R0808

Laser Diode, Stabilized, 808nm

Key Features:

Free Space:

  • High Power Single Frequency Output
  • Narrow Spectral Linewidth (~100 kHz)
  • Stabilized Output Spectrum (< 0.007 nm/0C)
  • Gaussian TEM00 Spatial Mode
  • Circularized & Collimated Output Beam
  • Integral ESD Protection & Thermistor
  • Integral Laser Line Filter
  • SMSR 70 dB w/ laser line filter (40 dB without)

Fiber Coupled:

  • High Power Single Mode (single spatial & SLM) Output
  • Ultra-Narrow Spectral Bandwidth (< 100 kHz)
  • Stabilized Output Spectrum (< 0.007 nm/0C)
  • Excellent Beam Quality (M^2 < 1.1)

 

There are many configurations and options available. If you do not see exactly what you need below, please contact us!

POPULAR CONFIGURATIONS:

 
Picture
Part Number
Part Description
Datasheet
Price
Lead Time
 
R0808SU0100PA-USB

Module, 808nm, 100mW, Digital U-Type, Single Mode, Fiber Coupled, FC/PC Connector

 

4-8 weeks

Get Quote
R0808SB0100P

Laser Diode, 808 nm, 100mW, Single Mode, Butterfly Fiber Coupled

 

4-8 weeks

Get Quote
R0808SD0100B-HD

Module, 808nm, 100mW, Digital D-Type, Single Mode, Open Beam

 

4-8 weeks

Get Quote
R0808SB0100PA

Laser Diode, 808 nm, 100mW, Single Mode, Butterfly Fiber Coupled, FC/APC

 

4-8 weeks

Get Quote
R0808SD0175B-HD

Module, 808nm, 175mW, Digital D-Type, Single Mode, Open Beam

 

4-8 weeks

Get Quote
R0808S50200B

Laser Diode, 808 nm, 200mW, Single Mode, Open Beam, TO-56 With Thermistor

 

4-8 weeks

Get Quote
R0808MU0350MF-USB

Module, 808nm, 350mW, Digital U-Type, Single Mode, Fiber Coupled, FC/PC Connector

 

4-8 weeks

Get Quote
R0808SB0200B

Laser Diode, 808 nm, 200mW, Single Mode, Butterfly Open Beam

 

4-8 weeks

Get Quote
R0808MU0350MS-USB

Module, 808nm, 350mW, Digital U-Type, Single Mode, Fiber Coupled, SMA Connector

 

4-8 weeks

Get Quote
R0808MB0350B

Laser Diode, 808 nm, 350mW, MultiMode, Butterfly Open Beam

 

4-8 weeks

Get Quote
R0808MU0500MF-USB

Module, 808nm, 500mW, Digital U-Type, Single Mode, Fiber Coupled, FC/PC Connector

 

4-8 weeks

Get Quote
R0808MB0350MF

Laser Diode, 808 nm, 350mW, MultiMode, Butterfly Fiber Coupled, FC/PC Connector

 

4-8 weeks

Get Quote
R0808MU0500MS-USB

Module, 808nm, 500mW, Digital U-Type, Single Mode, Fiber Coupled, SMA Connector

 

4-8 weeks

Get Quote
R0808MB0350MS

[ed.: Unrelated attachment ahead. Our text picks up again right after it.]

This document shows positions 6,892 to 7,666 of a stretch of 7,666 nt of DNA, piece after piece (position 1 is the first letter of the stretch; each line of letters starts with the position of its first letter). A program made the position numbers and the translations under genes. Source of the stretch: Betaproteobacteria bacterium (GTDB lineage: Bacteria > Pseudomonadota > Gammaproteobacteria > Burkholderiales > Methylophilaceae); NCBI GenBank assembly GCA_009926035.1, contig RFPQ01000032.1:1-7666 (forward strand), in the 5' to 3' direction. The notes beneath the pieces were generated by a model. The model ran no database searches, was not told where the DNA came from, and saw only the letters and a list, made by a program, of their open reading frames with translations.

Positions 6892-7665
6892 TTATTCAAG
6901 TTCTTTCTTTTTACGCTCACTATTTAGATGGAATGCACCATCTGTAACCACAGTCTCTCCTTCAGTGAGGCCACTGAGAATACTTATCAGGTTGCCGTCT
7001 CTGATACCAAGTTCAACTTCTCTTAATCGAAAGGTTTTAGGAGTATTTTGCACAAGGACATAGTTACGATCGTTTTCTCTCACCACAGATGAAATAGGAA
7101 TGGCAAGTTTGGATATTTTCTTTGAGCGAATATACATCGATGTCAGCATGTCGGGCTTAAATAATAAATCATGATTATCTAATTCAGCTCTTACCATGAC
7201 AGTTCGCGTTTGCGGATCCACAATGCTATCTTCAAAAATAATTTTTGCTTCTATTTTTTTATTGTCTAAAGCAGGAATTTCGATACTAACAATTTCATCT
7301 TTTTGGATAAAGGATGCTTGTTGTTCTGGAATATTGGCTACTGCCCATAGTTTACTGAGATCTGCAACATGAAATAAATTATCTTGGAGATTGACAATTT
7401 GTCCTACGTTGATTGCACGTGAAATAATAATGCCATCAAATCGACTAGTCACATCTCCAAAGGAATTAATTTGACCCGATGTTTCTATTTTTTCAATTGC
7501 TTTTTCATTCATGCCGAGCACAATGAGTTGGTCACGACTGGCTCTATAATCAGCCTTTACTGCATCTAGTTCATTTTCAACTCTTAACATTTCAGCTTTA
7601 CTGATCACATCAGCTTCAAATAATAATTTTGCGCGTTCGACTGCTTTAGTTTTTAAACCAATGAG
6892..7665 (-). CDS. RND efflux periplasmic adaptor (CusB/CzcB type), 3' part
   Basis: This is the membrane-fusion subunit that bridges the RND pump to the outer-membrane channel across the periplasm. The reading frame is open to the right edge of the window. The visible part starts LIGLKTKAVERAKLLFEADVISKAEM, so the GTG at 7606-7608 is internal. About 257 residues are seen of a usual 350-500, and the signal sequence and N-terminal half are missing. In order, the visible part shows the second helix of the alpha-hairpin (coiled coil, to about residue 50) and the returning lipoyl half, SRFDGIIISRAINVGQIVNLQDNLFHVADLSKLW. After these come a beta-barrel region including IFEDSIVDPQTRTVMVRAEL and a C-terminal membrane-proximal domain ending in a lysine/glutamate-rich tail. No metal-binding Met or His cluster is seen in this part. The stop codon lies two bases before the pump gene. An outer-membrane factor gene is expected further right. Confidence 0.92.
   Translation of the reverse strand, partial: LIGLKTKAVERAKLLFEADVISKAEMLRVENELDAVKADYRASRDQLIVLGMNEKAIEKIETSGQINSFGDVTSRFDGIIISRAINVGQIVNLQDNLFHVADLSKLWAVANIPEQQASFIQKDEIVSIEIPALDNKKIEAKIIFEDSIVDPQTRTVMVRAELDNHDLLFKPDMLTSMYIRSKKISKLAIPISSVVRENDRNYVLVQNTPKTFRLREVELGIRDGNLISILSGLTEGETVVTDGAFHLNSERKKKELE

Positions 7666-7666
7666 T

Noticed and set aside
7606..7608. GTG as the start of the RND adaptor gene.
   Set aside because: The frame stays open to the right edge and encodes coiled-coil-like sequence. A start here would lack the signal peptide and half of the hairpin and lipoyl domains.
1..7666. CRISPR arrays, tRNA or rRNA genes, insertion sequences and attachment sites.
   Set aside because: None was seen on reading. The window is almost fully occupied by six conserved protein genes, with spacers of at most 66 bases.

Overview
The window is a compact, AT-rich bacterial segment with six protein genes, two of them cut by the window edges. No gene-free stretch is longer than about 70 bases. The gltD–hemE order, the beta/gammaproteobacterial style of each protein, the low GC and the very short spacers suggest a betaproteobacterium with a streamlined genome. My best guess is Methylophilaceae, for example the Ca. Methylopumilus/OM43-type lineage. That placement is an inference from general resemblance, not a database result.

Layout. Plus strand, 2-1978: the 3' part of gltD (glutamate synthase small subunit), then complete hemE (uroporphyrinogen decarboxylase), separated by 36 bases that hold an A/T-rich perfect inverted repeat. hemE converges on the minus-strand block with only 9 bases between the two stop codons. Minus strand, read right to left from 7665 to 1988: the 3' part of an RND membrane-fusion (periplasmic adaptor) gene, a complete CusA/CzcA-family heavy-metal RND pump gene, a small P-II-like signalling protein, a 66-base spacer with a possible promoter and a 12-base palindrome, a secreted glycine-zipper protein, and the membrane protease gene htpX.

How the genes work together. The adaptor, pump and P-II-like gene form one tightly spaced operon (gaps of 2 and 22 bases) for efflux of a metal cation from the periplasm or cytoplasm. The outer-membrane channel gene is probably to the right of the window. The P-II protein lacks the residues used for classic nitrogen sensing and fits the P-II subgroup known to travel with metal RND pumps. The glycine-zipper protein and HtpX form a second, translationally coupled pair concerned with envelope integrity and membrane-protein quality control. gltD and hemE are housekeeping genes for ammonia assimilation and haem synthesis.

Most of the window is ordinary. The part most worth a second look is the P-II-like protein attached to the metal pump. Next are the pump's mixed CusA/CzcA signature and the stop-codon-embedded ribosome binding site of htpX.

Laser Diode, 808 nm, 350mW, MultiMode, Butterfly Fiber Coupled, SMA Connector

 

4-8 weeks

Get Quote
R0808MU1400MS-USB

Module, 808nm(2), 1400mW, Digital U-Type, MultiMode, Fiber Coupled, SMA Connector

 

4-8 weeks

Get Quote
R0808MB0600B

Laser Diode, 808 nm, 600mW, MultiMode, Butterfly Open Beam

 

4-8 weeks

Get Quote
R0808MU2000MS-USB

Module, 808nm(3), 2000mW, Digital U-Type, MultiMode, Fiber Coupled, SMA Connector

 

4-8 weeks

Get Quote
R0808MB0600MF

Laser Diode, 808 nm, 600mW, MultiMode, Butterfly Fiber Coupled, FC/PC Connector

 

4-8 weeks

Get Quote
R0808MB0600MS

Laser Diode, 808 nm, 600mW, MultiMode, Butterfly Fiber Coupled, SMA Connector

 

4-8 weeks

Get Quote

The R0808 is a set of 808nm wavelength stabilized diode lasers with a wide range of configuration options. Our proprietary wavelength stabilized lasers feature stable (≈ 1% power stability), high output powers with ultra-narrow spectral bandwidths, and a diffraction-limited output beam. Designed to replace expensive DFB, DBR, fiber, and external cavity lasers, our multi-mode spectrum stabilized lasers offer superior wavelength stability over time, temperature (0.007 nm/0C), and vibration, and are manufactured to meet the most demanding wavelength requirements.

The TO-56 & 14-Pin Butterfly packaged, base product lines come standard with a circularized and collimated open output beam, internal thermistor, and ESD protection, while the 14-Pin Butterfly package can also be fiber-coupled (expect ≈ 50% power loss from base values with fiber-coupling). Utilizing a hybrid external-cavity laser design, based on volume Bragg grating (VGB) technology, we ensure extremely narrowband (≈ 100kHz) output, with a precisely defined center wavelength and a very low sensitivity to temperature changes. Lasing wavelength can be accurately specified and repeatedly manufactured to within +/-0.1 nm upon request. The R0808 also provides an excellent side mode suppression ratio (SMSR), which is typically between 35-45 dB.

How can we help you?

Talk to one of our experienced product managers today!

Contact us

Component FAQs
Can I operate multiple laser diodes from the same power supply?